Herbivores, such as insects and deer, are not a Kinscher, K. 1992. Medicinal wild plants of the problem with Echinacea. Gophers and moles can be prairie. An ethnobotanical guide. University Press a problem as they eat the roots. Goldfinches love the of Kansas. Pp. 84-94. Echinacea seed crop and can clear out all the seed in Martin, A.C., H. S. Zim, & A.L. Nelson 1951. American wildlife and plants. A guide to wildlife food habits. Dover Publications, Inc., New York, New York. 500 pp. McGregor, R.L. T.M. Barkley, R.E. Brooks, & E.K. For more information about this and other plants, please contact Schofield (eds.) 1991. Flora of the Great Plains. your local NRCS field office or Conservation District, and visit the PLANTS Web site Materials University Press of Kansas. 1402 pp. Program Web > McGregor, R.L. 1968. The taxonomy of the genus The U.S. Department of Agriculture (USDA) prohibits Echinacea (Compositae). University of Kansas discrimination in all its programs and activities on the basis of Science Bulletin 48(4):113-142. race, color, national origin, sex, religion, age, disability, political beliefs, sexual orientation, and marital or family status. (Not all prohibited bases apply to all programs.) Persons with disabilities Michigan State University Extension 1996. Home who require alternative means for communication of program horticulture: Echinacea purpurea. Version: 000327. information (Braille, large print, audiotape, etc.) should contact USDA's 720-2600 (voice and TDD). To file a complaint of discrimination write USDA, Director, Office of Civil Rights, Room 326-W, Whitten Building, 14th and Moerman, D.E. 1986. Medicinal plants of Native Independence Avenue, SW, Washington, DC 20250-9410 or call America. Research Reports in Ethnobotany, 202-720-5964 (voice or TDD). USDA is an equal opportunity Contribution 2. Technical Reports, Number 19, provider and employer. University of Michigan Museum of Anthropology, Ann Arbor, Michigan. Pp. 156-158. Texas A&M University 1999. TAMU-BWG digital library - vascular plant images. Version: 000327.
y?q=Echinacea+purpurea>. Bioinformatics Working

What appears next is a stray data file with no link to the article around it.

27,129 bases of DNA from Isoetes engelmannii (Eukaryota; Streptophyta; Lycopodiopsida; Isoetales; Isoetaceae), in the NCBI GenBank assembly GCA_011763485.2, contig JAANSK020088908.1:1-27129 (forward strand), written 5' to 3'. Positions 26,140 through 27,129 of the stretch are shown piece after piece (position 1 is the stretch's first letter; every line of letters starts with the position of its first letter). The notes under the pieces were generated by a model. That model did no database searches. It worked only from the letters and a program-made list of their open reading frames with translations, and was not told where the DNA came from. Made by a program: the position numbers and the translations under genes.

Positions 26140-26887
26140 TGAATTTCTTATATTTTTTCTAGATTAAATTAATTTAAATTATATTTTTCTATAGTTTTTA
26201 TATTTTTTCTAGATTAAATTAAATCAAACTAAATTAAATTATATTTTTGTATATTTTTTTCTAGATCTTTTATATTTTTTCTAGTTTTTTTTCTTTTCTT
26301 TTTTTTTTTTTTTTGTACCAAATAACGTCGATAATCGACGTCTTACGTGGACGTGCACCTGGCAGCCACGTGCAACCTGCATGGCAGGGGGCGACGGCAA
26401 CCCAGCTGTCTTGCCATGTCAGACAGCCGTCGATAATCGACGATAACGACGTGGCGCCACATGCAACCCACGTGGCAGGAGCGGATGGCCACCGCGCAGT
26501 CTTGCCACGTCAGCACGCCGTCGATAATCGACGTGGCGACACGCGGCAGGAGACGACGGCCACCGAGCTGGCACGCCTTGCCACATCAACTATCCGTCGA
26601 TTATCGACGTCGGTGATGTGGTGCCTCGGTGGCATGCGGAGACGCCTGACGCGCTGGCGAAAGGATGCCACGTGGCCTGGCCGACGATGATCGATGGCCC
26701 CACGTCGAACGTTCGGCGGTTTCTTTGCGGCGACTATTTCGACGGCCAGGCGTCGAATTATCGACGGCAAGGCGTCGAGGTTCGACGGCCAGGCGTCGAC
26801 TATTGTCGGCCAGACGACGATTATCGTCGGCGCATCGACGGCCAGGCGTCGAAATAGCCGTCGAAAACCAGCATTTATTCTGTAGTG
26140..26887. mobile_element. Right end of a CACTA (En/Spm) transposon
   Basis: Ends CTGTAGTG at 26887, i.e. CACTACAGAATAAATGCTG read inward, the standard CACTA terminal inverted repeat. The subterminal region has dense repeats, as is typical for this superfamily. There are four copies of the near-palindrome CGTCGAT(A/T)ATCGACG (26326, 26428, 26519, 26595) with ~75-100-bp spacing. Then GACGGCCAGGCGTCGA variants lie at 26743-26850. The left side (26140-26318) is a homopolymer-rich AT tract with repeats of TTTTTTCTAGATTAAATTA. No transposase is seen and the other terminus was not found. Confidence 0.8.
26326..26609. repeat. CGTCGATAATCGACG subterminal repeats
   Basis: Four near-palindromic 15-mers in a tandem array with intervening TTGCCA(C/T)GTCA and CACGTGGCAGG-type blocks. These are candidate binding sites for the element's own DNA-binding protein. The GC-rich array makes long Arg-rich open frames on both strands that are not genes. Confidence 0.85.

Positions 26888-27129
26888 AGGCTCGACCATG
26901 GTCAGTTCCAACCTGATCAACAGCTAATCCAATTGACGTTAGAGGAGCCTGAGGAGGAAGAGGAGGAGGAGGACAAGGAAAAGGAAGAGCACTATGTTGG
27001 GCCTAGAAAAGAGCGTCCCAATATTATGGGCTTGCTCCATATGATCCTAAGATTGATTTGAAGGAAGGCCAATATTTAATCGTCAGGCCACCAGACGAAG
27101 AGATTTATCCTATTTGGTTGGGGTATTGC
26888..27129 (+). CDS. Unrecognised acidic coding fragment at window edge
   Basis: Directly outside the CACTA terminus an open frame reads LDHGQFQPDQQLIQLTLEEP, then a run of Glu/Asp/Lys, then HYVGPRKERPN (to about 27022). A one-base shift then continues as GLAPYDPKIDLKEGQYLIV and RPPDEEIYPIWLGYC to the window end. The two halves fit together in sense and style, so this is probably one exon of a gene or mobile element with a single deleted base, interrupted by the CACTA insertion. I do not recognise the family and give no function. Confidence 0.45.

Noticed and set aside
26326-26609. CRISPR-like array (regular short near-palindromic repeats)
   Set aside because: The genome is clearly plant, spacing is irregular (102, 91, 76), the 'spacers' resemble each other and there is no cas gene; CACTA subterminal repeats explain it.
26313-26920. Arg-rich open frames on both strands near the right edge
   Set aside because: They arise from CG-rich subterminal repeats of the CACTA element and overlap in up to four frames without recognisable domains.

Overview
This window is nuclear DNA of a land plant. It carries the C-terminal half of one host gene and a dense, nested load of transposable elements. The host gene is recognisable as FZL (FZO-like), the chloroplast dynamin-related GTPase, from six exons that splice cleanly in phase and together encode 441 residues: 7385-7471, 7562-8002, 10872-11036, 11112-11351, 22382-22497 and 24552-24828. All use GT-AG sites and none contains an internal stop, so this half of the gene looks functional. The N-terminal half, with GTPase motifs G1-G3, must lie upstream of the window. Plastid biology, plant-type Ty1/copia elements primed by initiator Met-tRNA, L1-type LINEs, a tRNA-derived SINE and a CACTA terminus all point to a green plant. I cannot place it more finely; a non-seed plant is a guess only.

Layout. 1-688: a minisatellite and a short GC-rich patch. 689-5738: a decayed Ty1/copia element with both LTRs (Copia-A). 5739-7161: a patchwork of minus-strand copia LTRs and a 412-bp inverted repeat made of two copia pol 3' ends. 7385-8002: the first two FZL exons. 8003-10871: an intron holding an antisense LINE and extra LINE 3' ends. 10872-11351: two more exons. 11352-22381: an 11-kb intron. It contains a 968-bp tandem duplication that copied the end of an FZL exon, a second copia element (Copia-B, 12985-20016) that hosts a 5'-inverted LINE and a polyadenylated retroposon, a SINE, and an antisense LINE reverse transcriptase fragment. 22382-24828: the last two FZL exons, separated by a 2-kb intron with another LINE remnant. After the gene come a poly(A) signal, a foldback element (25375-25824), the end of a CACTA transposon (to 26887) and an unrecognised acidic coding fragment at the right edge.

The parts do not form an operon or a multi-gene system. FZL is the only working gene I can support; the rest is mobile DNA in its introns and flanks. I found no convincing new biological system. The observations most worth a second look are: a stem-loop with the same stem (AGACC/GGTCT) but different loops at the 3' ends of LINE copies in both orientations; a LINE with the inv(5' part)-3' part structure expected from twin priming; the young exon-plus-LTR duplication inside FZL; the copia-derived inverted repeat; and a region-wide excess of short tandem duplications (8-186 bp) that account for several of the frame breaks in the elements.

Group, College Station, Texas.
Voaden, D.J. & M. Jacobson 1972. Tumor inhibitors
3. Identification and synthesis of an oncolytic
hydrocarbon from American coneflower roots.
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Wagner, H. & A. Proksch 1985. Immunostimulatory
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wirkende polysaccharide (heteroglykane) aus
hoheren pflanzen. Arzneimittel-Forschung
Formerly USDA, NRCS, National Plant Data Center
M. Kat Anderson
USDA, NRCS, National Plant Data Center
c/o Plant Science Department, University of
California, Davis, California
Edited 05dec00 jsp; 13may03 ahv; 05jun06 jsp
Sexual Offender Treatment ISSN 1862-2941 Legal and Ethical issues when usingAntiandrogenic Pharmacotherapy with SexOffenders Karen HarrisonUniversity of the West of England - Bristol [Sexual Offender Treatment, Volume 3 (2008), Issue 2] The treatment of sex offenders and more specifically the treatment of high-risk sex offenders is asubject of great importance for practitioners, professionals, policymakers and the public at large.Whilst treatment is thought to largely centre upon cognitive-behavioural methods and otherpsychotherapy techniques, in more recent years the use of pharmacotherapy has also begun togain ground. Current debate often centres upon how effective such treatment is; with bothsupporters and opponents of its use existing. This article, however, does not specifically look atwhether pharmacotherapy as a method of treatment with sex offenders actually works, but ratherlooks at the legal and ethical issues surrounding its use. In particular it considers issues such aswhether the treatment should be voluntary or mandatory; whether it should indeed even beclassified as treatment or should instead be seen as punishment and finally whether it should beused with convicted offenders or made freely available to all.